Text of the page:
Intel boss discusses chip flaw as CES prepares to open its doors

Fixes for Meltdown and Spectre are coming, Brian Krzanich said as he opened CES.

Intel boss Brian Krzanich has said the company will issue security updates for all its products affected by the Meltdown and Spectre flaws by the end of the month.

Giving the keynote speech ahead of the opening of CES, Mr Krzanich called the collaboration between tech firms in the wake of the issue “truly remarkable”.

“For our processors and products introduced in the past five years, Intel expects to issue updates for more than 90% within a week, and the remaining by the end of January,” he said.

“As of now, we have not received any information that these exploits have been used to obtain customer data.

(Jae C. Hong/AP)
(Jae C Hong/AP)

“We’re working tirelessly on these issues to ensure it stays that way.”

Last week, security researchers from Google published details of flaws in processor chips made by Intel and other manufacturers that could be exploited to access personal data on computers.

Many tech giants, including Apple and Microsoft, have since confirmed they have either already released or will shortly release updates that mitigate the issue.

On a day of press conferences ahead of the opening of CES, the common theme was autonomous smart homes and robots.

Both LG and Samsung spoke of plans to make their entire appliance product lines internet-enabled and therefore able to speak to each other and able to work together to complete tasks.

LG announced a new smart fridge that can help create recipes and then send cooking instructions to a connected oven, while Samsung demonstrated its own Family Hub smart fridge and its content being checked from a connected TV.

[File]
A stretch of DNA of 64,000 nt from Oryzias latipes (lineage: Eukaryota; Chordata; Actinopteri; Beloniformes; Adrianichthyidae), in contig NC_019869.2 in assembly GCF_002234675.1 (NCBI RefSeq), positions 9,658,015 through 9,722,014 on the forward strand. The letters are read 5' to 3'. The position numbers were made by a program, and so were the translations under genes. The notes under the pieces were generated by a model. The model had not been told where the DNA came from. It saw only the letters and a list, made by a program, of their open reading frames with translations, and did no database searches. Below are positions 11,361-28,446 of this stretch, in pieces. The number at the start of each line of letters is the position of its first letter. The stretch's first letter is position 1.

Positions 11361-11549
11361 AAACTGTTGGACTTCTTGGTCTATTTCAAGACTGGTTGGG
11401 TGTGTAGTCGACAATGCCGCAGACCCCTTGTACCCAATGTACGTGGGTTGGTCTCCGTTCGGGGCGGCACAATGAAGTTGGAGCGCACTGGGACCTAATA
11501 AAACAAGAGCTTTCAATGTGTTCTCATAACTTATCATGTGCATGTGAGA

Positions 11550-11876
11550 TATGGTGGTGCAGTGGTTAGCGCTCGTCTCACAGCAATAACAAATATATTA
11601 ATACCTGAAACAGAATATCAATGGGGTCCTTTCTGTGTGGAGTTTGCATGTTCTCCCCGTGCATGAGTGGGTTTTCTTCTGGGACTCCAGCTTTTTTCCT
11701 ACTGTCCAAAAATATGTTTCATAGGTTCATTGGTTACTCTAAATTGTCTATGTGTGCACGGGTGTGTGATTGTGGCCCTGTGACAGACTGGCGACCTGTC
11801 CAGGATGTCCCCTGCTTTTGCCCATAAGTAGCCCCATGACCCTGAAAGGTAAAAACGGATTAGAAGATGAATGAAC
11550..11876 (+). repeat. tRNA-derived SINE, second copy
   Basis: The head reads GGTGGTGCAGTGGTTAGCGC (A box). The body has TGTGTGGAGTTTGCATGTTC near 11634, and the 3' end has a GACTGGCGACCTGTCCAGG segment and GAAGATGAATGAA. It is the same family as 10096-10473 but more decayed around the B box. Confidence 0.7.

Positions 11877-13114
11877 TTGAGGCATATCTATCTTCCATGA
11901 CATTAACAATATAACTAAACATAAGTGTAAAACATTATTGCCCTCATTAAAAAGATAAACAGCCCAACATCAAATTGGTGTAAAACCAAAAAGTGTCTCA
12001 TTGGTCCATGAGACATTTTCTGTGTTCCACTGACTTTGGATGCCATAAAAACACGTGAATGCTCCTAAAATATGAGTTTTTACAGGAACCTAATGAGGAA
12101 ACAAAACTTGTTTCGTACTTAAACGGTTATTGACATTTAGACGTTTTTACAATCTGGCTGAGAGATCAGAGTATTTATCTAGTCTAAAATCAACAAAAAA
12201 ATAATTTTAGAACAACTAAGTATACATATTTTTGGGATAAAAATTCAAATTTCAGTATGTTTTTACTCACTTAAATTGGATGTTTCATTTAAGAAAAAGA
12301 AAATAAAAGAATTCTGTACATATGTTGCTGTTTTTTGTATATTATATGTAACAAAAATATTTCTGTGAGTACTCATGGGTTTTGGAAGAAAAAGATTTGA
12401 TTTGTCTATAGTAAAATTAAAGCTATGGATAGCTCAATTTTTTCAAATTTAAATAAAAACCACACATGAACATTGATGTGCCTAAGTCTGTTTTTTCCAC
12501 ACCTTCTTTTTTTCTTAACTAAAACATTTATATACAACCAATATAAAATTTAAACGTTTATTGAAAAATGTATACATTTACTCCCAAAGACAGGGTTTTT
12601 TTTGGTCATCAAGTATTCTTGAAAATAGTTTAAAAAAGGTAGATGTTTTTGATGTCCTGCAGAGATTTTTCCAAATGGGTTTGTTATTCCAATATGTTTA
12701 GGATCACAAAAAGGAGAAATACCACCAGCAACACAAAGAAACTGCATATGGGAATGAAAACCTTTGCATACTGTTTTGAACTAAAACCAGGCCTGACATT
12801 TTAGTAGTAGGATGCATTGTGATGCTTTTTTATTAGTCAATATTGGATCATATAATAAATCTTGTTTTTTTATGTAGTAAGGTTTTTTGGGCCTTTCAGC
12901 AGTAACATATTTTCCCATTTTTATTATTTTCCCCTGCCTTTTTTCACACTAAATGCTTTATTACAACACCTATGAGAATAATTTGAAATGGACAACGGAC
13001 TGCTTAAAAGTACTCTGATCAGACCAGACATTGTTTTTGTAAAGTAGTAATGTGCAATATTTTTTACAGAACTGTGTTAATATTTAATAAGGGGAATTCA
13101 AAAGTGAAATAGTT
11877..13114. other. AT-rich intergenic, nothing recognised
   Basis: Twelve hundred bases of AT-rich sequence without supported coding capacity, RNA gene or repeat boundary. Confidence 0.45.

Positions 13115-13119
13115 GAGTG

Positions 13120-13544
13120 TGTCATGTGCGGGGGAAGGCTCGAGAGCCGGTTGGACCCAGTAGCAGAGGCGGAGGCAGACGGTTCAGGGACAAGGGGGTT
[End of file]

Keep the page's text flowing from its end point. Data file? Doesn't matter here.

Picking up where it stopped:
However, LG did also encounter issues when smart home robot CLOi became unresponsive during a live demo.

Industry analyst Ben Wood from CCS Insight warned the incident could signal a sense of foreboding for exhibitors at the Las Vegas convention.

“Unfortunately for LG, its 2018 CES press conference will be remembered for the problems with its CLOi consumer robot,” he said.

“This episode may well prove to be a metaphor for a lot of the technology on show at CES this year, particularly in the area of consumer robotics.

“Based on what we have seen so far it feels like many of the devices are not quite ready for prime time.

“Early adopters risk being alienated and true mass market commercialisation likely remains many years away.”

Three other concept service robots from LG have been among those revealed so far, while Sony has also shown off the new version of robotic dog Aibo for the first time outside of Japan.

An estimated 170,000 people are expected to visit CES over the course of the four-day event.

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